The Perennial Eclipse: Race, Immigration, and How Latinx Count in American Politics

Houston Law Review, Vol. 61, No. 4, 2024, pp. 719-54.

Texas A&M University School of Law Legal Studies Research Paper

36 Pages Posted: 2 May 2024

See all articles by Rachel F. Moran

Rachel F. Moran

Texas A&M University School of Law

Date Written: January 1, 2024

Abstract

In 2016, the U.S. Supreme Court decided Evenwel v. Abbott, a case challenging the use of total population in state legislative apportionment as a violation of the Equal Protection Clause. The plaintiffs sued Texas, alleging that the State impermissibly diluted their voting power because they lived in areas with a high proportion of voting-age citizens. When total population was used to draw district lines, the plaintiffs had to compete with more voters to get their desired electoral outcomes than was true for voters in districts with low proportions of voting-age citizens. The Court rejected the argument, finding that states enjoy the discretion to choose among different population bases, including total population.

Since the Evenwel decision, there has been ongoing interest at both the federal and state levels in using alternatives such as citizen voting-age population (CVAP) to apportion representation. So far, the lack of accurate data on citizenship status has stymied these efforts. Even so, the issues in Evenwel deserve more attention than they have received. The choice about how to count when redistricting can have significant ramifications for both partisan power and minority voices. The litigation reveals the ways in which demographic change, especially the rise of immigrant populations, has tested the efficacy of a voting rights jurisprudence that largely focuses on citizens.

After describing the lawsuit and its aftermath, this Article turns to CVAP’s potential impact on political representation. The discussion first draws on the work of law professors Joseph Fishkin and Ilya Somin, both of whom conclude that alternative forms of representation significantly mitigate the shortcomings of the formal electoral process. Professor Fishkin focuses on virtual representation of those unable to vote, while Professor Somin emphasizes foot voting to express individual preferences. This Article suggests the limits of these strategies, especially for the undocumented, and then examines the issues from the perspective of immigrant integration. While most immigrants who are legally present in the United States eventually will be eligible to cast a ballot, those without legal status remain disenfranchised no matter how long they reside in and contribute to their communities.

For that reason, it is important to address how a switch to CVAP will affect the political representation of minority communities with substantial numbers of immigrants. This Article’s concluding section shows how this change might violate Section 2 of the Voting Rights Act if adopted in Texas. Redrawn maps could result in voter denial if large districts in areas with high proportions of noncitizens depress minority turnout. Under a totality of the circumstances test, altered district lines would be particularly vulnerable because of Texas’s history of electoral discrimination, ongoing racial and ethnic disparities, and continuing polarization. The shift could also lead to impermissible voter dilution. Empirical data reveals that Texans remain deeply divided along both partisan and racial lines. Using CVAP instead of total population would strengthen non-Hispanic white and Republican representation while weakening Latinx and Democratic representation. Those effects would be pronounced and, therefore, should be subject to the most exacting judicial scrutiny. Otherwise, a purportedly race-neutral choice about population count could be manipulated to suppress minority voters’ influence. By considering how the exclusion of those ineligible to vote will harm the minority electorate, courts can retool and revitalize Section 2 jurisprudence to meet the challenges of a changing demography.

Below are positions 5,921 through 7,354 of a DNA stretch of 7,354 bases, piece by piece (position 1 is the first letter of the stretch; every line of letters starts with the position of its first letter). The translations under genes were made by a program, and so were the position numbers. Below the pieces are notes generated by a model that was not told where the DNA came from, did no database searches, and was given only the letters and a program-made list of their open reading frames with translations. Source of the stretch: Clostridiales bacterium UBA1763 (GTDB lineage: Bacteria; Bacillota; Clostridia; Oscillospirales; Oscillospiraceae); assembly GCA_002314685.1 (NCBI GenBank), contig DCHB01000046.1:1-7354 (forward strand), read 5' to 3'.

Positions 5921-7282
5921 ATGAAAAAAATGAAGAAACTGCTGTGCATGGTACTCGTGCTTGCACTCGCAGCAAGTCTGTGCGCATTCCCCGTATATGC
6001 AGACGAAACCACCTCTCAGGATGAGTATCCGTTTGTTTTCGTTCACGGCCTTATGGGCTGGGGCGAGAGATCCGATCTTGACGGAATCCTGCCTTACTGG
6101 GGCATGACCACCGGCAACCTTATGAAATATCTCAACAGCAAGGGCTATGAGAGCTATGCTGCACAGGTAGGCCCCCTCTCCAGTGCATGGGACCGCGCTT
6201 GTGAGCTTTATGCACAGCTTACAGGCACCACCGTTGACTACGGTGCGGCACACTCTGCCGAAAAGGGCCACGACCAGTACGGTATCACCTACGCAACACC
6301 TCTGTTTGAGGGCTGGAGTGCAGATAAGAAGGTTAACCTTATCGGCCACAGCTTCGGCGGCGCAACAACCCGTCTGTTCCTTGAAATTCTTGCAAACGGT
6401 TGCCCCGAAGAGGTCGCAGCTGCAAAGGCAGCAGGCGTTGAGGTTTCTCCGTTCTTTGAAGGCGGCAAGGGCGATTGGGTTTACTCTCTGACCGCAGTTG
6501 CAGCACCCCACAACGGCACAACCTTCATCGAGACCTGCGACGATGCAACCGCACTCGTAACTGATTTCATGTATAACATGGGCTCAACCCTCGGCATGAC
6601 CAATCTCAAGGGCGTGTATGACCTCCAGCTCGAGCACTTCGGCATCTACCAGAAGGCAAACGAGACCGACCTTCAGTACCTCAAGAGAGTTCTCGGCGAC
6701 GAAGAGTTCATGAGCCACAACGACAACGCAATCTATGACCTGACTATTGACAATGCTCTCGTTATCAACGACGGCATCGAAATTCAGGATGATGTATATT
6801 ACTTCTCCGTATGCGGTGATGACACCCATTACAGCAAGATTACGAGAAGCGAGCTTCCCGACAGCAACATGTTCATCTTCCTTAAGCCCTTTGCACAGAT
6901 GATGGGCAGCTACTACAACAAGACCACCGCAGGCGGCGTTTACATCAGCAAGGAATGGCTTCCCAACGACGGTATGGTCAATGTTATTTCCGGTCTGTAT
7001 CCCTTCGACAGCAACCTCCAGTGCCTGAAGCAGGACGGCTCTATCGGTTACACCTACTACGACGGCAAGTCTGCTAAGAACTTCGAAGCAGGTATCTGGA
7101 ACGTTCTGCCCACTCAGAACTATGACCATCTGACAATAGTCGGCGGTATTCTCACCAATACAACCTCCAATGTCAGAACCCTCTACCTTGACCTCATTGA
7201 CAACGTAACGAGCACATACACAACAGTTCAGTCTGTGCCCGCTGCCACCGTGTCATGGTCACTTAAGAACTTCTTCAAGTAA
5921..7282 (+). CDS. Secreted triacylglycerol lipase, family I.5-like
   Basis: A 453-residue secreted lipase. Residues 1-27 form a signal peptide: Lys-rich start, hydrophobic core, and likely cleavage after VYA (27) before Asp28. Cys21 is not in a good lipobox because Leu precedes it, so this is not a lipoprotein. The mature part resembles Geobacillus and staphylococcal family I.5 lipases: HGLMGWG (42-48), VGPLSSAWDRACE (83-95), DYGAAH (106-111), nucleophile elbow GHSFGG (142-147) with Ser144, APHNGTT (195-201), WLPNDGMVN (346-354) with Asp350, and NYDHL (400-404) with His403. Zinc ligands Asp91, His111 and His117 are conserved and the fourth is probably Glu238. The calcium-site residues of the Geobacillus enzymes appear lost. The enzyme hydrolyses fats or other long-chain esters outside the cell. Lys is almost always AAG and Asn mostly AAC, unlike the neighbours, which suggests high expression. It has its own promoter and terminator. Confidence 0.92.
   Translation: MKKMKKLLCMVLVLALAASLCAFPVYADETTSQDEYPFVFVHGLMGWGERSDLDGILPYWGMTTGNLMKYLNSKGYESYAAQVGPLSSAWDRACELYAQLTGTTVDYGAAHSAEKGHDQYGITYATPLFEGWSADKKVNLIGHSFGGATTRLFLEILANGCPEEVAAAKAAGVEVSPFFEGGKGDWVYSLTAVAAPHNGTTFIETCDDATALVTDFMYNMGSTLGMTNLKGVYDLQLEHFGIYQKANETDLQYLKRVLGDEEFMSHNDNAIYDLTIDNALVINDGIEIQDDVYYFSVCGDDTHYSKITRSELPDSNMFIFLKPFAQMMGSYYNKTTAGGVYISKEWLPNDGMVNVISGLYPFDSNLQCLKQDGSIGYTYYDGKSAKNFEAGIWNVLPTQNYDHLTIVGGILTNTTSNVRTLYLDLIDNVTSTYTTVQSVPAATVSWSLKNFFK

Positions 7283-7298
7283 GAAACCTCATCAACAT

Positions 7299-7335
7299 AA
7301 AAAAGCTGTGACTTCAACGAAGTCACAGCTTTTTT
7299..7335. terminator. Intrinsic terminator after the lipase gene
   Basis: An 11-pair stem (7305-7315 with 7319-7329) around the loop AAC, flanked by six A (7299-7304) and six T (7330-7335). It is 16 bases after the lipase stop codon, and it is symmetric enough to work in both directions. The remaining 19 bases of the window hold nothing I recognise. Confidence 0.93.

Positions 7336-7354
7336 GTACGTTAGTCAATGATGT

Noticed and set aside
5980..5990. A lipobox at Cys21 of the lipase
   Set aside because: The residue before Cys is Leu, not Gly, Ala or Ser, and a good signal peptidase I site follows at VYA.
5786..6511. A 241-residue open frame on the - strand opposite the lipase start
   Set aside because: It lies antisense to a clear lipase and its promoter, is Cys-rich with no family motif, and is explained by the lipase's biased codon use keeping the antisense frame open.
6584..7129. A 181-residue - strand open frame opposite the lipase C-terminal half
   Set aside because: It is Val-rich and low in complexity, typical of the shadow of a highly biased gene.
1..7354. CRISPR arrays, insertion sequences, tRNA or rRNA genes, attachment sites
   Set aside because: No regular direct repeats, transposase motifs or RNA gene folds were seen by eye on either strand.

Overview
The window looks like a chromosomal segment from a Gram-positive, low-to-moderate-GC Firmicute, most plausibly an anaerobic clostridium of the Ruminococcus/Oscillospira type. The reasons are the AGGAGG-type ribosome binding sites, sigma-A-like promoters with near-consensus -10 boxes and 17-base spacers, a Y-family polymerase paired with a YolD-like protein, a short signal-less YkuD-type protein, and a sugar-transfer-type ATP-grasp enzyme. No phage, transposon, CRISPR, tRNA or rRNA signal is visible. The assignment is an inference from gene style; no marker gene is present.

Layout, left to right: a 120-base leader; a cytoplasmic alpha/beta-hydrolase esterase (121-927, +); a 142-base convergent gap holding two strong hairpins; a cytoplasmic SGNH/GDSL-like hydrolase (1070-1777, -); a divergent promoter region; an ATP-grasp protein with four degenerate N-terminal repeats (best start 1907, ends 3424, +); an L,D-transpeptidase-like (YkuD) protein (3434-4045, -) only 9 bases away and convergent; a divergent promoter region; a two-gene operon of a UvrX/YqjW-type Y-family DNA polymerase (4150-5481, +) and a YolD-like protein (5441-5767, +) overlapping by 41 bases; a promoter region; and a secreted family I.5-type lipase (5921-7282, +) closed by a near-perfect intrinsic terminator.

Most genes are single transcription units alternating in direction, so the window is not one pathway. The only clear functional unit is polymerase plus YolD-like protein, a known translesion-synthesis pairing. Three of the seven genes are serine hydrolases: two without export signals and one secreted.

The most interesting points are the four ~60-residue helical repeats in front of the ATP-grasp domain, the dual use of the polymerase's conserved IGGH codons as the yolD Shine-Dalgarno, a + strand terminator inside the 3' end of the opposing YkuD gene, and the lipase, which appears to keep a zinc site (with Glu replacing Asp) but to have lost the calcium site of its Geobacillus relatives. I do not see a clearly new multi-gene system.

Keywords: Equal Protection Clause, citizen voting-age population (CVAP), redistricting, immigration, virtual representation, foot voting, immigrant integration, Voting Rights Act, discrimination, electoral participation

Suggested Citation

Moran, Rachel F., The Perennial Eclipse: Race, Immigration, and How Latinx Count in American Politics (January 1, 2024). Houston Law Review, Vol. 61, No. 4, 2024, pp. 719-54., Texas A&M University School of Law Legal Studies Research Paper, Available at SSRN: https://ssrn.com/abstract=4811328

Rachel F. Moran (Contact Author)

Texas A&M University School of Law ( email )

1515 Commerce St.
Fort Worth, TX Tarrant County 76102
United States

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